Tag: Base metal

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Codelco said in end-of-year results it produced 1.59 million tonnes from its wholly owned mines in 2019, and that profits had fallen 17% from the previous year to $1.34 billion.
Codelco said in end-of-year results it produced 1.59 million tonnes from its wholly owned mines in 2019, and that profits had fallen 17% from the previous year to $1.34 billion.

SANTIAGO: Chile‘s state-run Codelco said on Friday output had dropped 5.3% in 2019, driving profits down sharply as the world’s top copper producer continues to battle with rising costs and falling ore grades at its aging deposits.

Codelco said in end-of-year results it produced 1.59 million tonnes from its wholly owned mines in 2019, and that profits had fallen 17% from the previous year to $1.34 billion. Direct cash costs rose 1.8%, the company said.

The fall in profits was due “principally to lower gross margins, the downward tendency of copper prices, a reduction in physical sales of copper and molybdenum and weak results obtained from associated investments,” the company told regulators.

The poor showing puts Codelco in a tight spot as the impact of the coronavirus outbreak begins to bite in Chile. Chile has confirmed more than 1,600 cases, among the highest tallies in Latin America, while the price of copper is at a four-year-low.

The spread of the virus earlier this week forced Codelco to put on hold parts of a 10-year, $40 billion plan to boost output from its aging mines.

“This enormous crisis has hit the copper price with force, driving it down to historic lows, while demand for the red metal decreases day after day,” the company said in a statement accompanying its results. “Codelco is working to preserve operational continuity, liquidity, and financial wellbeing.”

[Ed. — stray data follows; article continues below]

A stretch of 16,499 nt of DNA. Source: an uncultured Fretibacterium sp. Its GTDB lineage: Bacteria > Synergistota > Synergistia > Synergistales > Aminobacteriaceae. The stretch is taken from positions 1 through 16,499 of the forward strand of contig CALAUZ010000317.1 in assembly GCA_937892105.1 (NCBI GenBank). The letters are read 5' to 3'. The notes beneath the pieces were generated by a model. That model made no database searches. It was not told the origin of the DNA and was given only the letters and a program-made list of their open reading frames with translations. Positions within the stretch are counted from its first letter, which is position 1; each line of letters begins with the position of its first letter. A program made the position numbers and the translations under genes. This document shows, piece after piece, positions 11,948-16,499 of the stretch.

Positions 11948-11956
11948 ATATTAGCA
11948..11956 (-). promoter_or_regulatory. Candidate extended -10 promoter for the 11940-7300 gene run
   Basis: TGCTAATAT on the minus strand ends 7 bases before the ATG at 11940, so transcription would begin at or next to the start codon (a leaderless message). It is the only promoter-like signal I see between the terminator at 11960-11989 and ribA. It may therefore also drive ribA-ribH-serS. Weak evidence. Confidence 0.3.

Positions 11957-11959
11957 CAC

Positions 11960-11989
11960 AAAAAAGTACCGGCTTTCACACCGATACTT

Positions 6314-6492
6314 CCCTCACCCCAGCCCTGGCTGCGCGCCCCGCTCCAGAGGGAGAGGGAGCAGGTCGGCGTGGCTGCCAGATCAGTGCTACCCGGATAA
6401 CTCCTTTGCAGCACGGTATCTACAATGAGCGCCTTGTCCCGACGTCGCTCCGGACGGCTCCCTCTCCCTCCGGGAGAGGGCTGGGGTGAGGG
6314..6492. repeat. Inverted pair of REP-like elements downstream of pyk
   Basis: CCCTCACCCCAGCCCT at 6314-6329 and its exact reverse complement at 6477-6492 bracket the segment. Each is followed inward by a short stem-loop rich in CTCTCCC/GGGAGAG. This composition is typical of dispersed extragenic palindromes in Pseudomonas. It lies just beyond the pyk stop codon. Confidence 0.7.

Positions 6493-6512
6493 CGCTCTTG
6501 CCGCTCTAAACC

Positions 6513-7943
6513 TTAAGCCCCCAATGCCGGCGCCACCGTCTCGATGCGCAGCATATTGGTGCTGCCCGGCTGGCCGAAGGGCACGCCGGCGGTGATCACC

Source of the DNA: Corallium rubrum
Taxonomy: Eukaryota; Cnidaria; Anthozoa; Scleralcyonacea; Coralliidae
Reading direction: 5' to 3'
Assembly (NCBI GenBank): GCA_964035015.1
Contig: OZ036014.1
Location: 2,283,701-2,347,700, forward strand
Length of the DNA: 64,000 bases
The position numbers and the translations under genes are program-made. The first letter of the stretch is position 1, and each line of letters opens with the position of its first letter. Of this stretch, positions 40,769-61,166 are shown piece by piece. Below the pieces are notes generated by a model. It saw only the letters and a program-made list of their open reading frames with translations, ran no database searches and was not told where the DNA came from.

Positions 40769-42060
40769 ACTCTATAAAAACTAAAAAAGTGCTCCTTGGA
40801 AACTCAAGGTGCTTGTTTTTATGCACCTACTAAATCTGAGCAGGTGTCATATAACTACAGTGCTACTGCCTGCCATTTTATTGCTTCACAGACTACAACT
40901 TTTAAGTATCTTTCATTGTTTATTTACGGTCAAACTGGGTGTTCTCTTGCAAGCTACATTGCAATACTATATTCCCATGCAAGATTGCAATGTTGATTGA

The mining company’s sprawling deposits, scattered across central and northern Chile, continue to operate with reduced staff, though unions this week ratcheted up pressure to shut down to safeguard workers.

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The key demand drivers construction and infrastructure sectors besides the automobile and capital goods sectors, continue to witness muted or negative growth due to coronavirus pandemic.
The key demand drivers construction and infrastructure sectors besides the automobile and capital goods sectors, continue to witness muted or negative growth due to coronavirus pandemic.

New Delhi: The performance of Indian steel players is likely to be affected in the first quarter of 2020-21 due to the coronavirus outbreak and the subsequent nationwide lockdown, according to ICRA. Domestic firms may have to face challenges such as weak domestic demand, which is likely to lead to inventory pile-up exerting pressure on steel prices, the ratings agency said in a statement.

“The outbreak of coronavirus and associated lockdown will keep both production and consumption under check in Q1 (first quarter) FY21. As a result of Covid-19 pandemic and the 21-day nationwide lockdown, the performance of domestic steel makers is likely to be adversely impacted in Q1 FY21,” it said.

Jayanta Roy, Senior Vice President and Group Head, ICRA said the Covid-19 and slowing Chinese demand will affect global steel demand-supply balance in the near term.